The formation of The Independent Group (TIG) of breakaway MPs from the two main parties has created a potential rival to the Lib Dems, but Sir Vince said they offered nothing yet beyond Westminster.
The Lib Dem leader said the local elections in May, after which he will stand down, would offer the opportunity to shake off the legacy of the coalition era.
The former cabinet minister told the party's spring conference in York: "This year's local elections must be the place where we finally shake off the set-back of two damaging general elections, and regain confidence, building on the advances of the last year. We can and will.
"The environment in which we do so has now changed. We are seeing early signs of some realignment. The breakaway group of independent MPs is a sign of that.
"I have been very clear that we must welcome a realignment of British politics and the opportunities it presents.
"I have also been clear that we should offer the hand of friendship to those who want to work with us rather than against us. "
The creation of TIG, which is holding talks about becoming a fully-fledged party, poses a headache for the Lib Dems by competing for similar voters.
Sir Vince acknowledged that many of their policies and views could have been "cut and pasted" from the Lib Dems.
"The new group has a following wind from people who are curious about something new, and who admire their decision to break with their parties. But there is nothing yet beyond Westminster," he said.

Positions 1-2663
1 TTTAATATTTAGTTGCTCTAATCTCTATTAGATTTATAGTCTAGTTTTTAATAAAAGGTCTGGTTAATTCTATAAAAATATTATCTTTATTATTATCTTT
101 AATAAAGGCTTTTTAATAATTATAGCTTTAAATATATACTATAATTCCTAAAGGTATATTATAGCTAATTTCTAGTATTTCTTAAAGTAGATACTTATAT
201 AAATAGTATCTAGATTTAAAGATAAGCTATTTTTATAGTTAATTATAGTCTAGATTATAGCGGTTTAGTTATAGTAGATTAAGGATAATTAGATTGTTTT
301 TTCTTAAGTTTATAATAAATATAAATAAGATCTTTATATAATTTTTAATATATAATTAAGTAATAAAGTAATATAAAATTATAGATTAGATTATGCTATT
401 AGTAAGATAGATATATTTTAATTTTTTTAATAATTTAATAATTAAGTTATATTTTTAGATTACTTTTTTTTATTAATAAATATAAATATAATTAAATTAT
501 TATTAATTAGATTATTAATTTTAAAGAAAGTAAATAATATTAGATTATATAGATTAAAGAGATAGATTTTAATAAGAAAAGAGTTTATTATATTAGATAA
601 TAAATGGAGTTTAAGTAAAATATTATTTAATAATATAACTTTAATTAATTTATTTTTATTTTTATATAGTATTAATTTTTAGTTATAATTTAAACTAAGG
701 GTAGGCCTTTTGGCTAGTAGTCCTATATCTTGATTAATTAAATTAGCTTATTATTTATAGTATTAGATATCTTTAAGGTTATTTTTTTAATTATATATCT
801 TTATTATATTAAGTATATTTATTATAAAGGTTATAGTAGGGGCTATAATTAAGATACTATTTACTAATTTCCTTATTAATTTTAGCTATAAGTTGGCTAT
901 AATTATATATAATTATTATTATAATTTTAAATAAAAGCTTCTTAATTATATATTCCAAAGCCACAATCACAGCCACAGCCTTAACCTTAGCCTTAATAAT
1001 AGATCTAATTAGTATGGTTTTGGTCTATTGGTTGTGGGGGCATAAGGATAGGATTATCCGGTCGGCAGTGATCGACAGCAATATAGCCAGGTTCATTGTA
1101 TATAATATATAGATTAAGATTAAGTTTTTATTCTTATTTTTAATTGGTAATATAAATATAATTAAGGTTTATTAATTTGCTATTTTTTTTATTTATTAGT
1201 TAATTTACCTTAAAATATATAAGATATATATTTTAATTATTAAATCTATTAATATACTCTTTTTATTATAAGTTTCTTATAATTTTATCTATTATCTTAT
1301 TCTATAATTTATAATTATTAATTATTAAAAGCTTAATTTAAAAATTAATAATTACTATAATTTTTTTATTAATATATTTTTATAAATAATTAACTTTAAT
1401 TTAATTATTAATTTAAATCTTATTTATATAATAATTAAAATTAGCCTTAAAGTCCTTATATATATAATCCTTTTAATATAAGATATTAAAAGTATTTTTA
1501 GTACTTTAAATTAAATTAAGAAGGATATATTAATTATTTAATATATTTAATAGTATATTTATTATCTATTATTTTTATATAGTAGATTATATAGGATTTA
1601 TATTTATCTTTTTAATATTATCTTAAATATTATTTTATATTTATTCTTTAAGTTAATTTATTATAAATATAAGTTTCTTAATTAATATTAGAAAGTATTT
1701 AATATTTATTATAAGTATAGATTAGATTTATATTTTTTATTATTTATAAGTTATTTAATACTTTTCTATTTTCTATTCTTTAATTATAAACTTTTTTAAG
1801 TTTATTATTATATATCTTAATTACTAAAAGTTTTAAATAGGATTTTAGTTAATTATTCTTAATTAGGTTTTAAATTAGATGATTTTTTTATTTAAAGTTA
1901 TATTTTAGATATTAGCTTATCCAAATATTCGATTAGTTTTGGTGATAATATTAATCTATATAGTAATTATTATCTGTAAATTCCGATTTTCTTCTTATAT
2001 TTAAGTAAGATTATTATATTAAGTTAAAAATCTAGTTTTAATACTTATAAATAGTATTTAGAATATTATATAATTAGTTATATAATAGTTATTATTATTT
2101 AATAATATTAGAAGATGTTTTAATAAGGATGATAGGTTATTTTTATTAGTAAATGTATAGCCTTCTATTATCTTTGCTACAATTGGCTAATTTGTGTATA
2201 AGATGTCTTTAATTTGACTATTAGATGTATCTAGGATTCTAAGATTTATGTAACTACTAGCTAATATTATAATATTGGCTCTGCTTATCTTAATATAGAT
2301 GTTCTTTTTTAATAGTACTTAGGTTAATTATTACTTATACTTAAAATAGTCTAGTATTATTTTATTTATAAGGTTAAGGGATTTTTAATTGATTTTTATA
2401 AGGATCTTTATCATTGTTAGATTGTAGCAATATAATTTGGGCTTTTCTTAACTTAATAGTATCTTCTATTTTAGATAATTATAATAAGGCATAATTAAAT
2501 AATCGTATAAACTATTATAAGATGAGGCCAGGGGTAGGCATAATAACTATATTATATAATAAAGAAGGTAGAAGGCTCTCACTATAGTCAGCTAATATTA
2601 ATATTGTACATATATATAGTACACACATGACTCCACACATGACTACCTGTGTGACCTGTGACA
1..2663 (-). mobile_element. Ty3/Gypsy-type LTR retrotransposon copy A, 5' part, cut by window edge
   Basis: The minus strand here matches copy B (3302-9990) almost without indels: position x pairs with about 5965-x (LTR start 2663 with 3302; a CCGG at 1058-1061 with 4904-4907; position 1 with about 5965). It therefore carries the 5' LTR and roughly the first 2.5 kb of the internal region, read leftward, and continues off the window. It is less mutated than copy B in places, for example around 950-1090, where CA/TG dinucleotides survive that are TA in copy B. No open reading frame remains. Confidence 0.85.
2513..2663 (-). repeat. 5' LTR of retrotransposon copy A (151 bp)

"No local infrastructure. No local base.
"They are very exposed to a wipe-out in an early election. We aren't. "
Referring to former leader Tim Farron's description of the party as "cockroaches" which would survive a nuclear war, Sir Vince said: "I think we can do more than survive."
He added: "If, as I sense, the two old, tired and increasingly discredited major parties are to fracture, we shall move forward not in small steps, but in leaps and bounds."
On Brexit, where the Lib Dems have strongly backed a second referendum to overturn the Leave vote, Sir Vince said: "I remain astounded that some people claim a new referendum would be undemocratic.
"What is democracy if it is not the right for a country to change its mind?"